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Old 05-12-2005, 08:10 AM   #27
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When I first moved to Hawaii (once upon a time, many years ago) I wondered what that awful flavor was that I didn't like. It is definitely an "acquired taste", which, I might add, I quickly acquired. Now Asian, especially southeast Asian (Thai, Lao. Vietnamese, Camobidian, etc) cuisines don't taste quite "right" without fresh cilantro, nor does a fresh salsa. Since it is such a "love it or hate it" flavor, and is not available to me year 'round, I often, when it is, make a small "vase" of it up and put it on the table and let people help themselves to it (quite often I'm the only taker). I was originally taught that coriander is the seed, cilantro the green. I really don't think they taste the same at all. I can see "metallic" in the flavor, but not soap. Maybe I buy a different brand of soap. Mostly I consider it a sharp flavor. Something that cuts through everything else.

By the way, I'm known for making up "bouquets" of fresh herbs from the garden for cuilinarily-inclined freinds (especially those without gardens). Placing one on the table and inviting guests to gussy-up their dinners with the fresh stuff sometimes brings about interesting results.
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Old 05-12-2005, 11:41 AM   #28
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Quote:
Originally Posted by ironchef
Ok, let's try this again...


Now, what could I possibly add to a dish which would give me the same COLOR and FRESHNESS, but is much milder so it would not drastically change the taste of the dish in a negative way.

IMO flat leaf parsley has a very definitive taste. You can't add it for the texture and color without changing the taste of what you are making. Salsa, for example. i wouldn't consider subbing parsley for cilantro. I'd leave it out.
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Old 05-12-2005, 11:46 AM   #29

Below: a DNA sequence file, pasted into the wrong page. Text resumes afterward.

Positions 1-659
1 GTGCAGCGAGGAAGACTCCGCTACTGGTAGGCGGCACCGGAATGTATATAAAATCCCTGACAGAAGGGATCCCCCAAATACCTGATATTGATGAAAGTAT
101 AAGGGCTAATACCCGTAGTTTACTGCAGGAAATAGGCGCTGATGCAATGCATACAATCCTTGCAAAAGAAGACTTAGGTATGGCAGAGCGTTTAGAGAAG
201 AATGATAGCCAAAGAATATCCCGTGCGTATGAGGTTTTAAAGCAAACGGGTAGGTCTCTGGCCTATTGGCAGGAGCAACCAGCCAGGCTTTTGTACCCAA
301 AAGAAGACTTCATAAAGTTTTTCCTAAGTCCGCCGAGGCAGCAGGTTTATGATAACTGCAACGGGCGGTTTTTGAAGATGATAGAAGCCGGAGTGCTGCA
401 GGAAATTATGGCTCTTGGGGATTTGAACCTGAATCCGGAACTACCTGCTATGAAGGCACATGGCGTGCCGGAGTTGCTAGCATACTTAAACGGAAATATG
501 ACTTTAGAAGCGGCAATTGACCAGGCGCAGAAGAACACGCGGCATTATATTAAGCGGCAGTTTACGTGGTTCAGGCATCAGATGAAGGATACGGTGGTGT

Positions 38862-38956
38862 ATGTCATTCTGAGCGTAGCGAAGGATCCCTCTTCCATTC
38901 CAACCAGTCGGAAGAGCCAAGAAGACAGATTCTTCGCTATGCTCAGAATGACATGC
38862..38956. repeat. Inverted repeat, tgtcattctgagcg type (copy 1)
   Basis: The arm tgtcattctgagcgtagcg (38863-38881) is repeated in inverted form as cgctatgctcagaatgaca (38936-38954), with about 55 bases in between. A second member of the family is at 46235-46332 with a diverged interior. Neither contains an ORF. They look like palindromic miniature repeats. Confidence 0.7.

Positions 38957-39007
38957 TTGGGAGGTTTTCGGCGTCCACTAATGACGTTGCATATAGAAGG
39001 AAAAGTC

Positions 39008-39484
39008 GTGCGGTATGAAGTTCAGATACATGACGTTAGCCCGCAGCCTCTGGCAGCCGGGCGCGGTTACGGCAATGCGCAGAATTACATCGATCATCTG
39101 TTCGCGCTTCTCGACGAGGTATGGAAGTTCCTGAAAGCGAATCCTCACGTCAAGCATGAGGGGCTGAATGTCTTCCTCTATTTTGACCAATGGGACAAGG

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Quote:
Originally Posted by jennyema
IMO flat leaf parsley has a very definitive taste. You can't add it for the texture and color without changing the taste of what you are making.
I completely agree. Sugar and salt have the same texture and color as well, but you would not use sugar in place of salt if someone did not like salty foods.

Just because something will work in a dish does not mean it is a substitute. JMHO.

Quote:
Originally Posted by ironchef
Now, what could I possibly add to a dish which would give me the same COLOR and FRESHNESS, but is much milder so it would not drastically change the taste of the dish in a negative way.
What about mint? mint has a similar color and brings a freshness to a dish, but I would not want to substitute mint anywhere a recipe calls for parsley.
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Old 05-12-2005, 02:17 PM   #30
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Wow............just to clarify. I've never substituted so I have no clue if it works or not in whatever dish. I just was referring to what I've heard chefs on the foodnetwork say. Whenever they are cooking with cilantro it always seems they say if you don't like the flavor of cilantro then substitute. Sorry that that observation caused such a debate!